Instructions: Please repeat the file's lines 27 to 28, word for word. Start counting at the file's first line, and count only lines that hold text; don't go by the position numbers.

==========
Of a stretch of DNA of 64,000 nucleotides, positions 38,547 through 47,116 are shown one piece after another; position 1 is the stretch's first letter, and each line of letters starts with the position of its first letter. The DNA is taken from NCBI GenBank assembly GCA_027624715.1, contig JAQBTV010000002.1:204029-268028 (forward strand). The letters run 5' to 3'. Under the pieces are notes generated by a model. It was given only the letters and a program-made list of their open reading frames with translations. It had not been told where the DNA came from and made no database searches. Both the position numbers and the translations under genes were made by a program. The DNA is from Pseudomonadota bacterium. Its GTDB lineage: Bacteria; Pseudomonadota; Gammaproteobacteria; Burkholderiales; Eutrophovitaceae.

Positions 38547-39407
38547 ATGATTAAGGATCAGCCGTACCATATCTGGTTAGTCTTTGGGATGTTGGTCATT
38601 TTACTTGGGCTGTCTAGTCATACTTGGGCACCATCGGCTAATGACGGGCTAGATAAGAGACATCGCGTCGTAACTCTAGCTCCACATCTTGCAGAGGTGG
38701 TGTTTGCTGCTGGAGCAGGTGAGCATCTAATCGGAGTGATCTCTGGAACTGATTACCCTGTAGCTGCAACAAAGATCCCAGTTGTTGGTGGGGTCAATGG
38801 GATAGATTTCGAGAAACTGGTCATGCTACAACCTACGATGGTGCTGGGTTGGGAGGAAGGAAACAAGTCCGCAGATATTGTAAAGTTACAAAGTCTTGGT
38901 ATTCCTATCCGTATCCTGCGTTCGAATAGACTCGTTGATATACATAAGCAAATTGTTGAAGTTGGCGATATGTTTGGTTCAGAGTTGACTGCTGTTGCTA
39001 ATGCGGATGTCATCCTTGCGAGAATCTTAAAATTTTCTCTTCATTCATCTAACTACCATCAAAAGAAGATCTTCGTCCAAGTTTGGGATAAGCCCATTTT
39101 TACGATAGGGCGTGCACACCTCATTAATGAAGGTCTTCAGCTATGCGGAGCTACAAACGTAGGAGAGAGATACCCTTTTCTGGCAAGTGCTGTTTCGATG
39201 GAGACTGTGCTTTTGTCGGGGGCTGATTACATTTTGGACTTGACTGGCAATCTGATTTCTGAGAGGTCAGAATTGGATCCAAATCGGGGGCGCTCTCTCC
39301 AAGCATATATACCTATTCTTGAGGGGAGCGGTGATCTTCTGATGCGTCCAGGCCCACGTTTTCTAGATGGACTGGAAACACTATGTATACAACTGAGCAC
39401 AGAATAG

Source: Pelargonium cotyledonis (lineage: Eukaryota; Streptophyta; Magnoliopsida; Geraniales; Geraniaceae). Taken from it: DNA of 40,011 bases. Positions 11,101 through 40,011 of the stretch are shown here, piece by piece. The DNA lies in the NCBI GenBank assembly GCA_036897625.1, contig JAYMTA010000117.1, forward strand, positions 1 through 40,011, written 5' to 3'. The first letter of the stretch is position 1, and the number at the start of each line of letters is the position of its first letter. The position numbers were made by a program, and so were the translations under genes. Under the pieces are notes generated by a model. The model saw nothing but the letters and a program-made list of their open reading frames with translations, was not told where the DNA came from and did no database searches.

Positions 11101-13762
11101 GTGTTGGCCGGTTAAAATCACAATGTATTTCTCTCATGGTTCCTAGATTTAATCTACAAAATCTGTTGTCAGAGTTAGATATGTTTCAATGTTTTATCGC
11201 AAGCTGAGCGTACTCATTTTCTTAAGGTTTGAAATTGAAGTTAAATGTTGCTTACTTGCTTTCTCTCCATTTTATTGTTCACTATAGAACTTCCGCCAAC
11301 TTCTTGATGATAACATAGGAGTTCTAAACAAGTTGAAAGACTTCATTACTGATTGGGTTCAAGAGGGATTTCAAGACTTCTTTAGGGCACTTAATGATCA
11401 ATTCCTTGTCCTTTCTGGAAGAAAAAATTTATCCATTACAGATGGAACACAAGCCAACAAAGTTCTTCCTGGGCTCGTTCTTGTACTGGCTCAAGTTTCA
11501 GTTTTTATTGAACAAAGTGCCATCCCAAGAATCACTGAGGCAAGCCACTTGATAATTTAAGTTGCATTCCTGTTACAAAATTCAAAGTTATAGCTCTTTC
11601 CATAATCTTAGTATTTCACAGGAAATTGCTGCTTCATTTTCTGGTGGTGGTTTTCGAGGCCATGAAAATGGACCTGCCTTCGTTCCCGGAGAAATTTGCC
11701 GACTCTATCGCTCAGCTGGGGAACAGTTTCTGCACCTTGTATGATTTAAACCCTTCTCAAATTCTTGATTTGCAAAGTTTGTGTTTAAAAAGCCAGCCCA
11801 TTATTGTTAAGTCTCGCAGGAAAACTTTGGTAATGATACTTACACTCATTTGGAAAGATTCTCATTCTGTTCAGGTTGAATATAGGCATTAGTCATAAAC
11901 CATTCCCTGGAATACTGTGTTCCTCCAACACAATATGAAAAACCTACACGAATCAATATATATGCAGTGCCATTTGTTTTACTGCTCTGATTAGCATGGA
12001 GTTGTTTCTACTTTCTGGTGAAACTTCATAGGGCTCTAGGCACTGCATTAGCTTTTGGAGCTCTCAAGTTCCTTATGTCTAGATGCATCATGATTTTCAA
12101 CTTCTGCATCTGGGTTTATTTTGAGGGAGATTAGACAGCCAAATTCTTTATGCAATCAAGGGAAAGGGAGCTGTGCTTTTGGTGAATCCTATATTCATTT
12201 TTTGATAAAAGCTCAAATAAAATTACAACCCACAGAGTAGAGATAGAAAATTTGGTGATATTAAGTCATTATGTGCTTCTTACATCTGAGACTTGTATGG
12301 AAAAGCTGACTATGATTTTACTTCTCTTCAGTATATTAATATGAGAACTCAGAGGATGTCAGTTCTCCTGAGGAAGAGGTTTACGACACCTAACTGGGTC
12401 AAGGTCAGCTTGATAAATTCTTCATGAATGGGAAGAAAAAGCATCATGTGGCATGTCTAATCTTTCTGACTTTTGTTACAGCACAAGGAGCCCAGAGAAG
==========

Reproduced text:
12301 AAAAGCTGACTATGATTTTACTTCTCTTCAGTATATTAATATGAGAACTCAGAGGATGTCAGTTCTCCTGAGGAAGAGGTTTACGACACCTAACTGGGTC
12401 AAGGTCAGCTTGATAAATTCTTCATGAATGGGAAGAAAAAGCATCATGTGGCATGTCTAATCTTTCTGACTTTTGTTACAGCACAAGGAGCCCAGAGAAG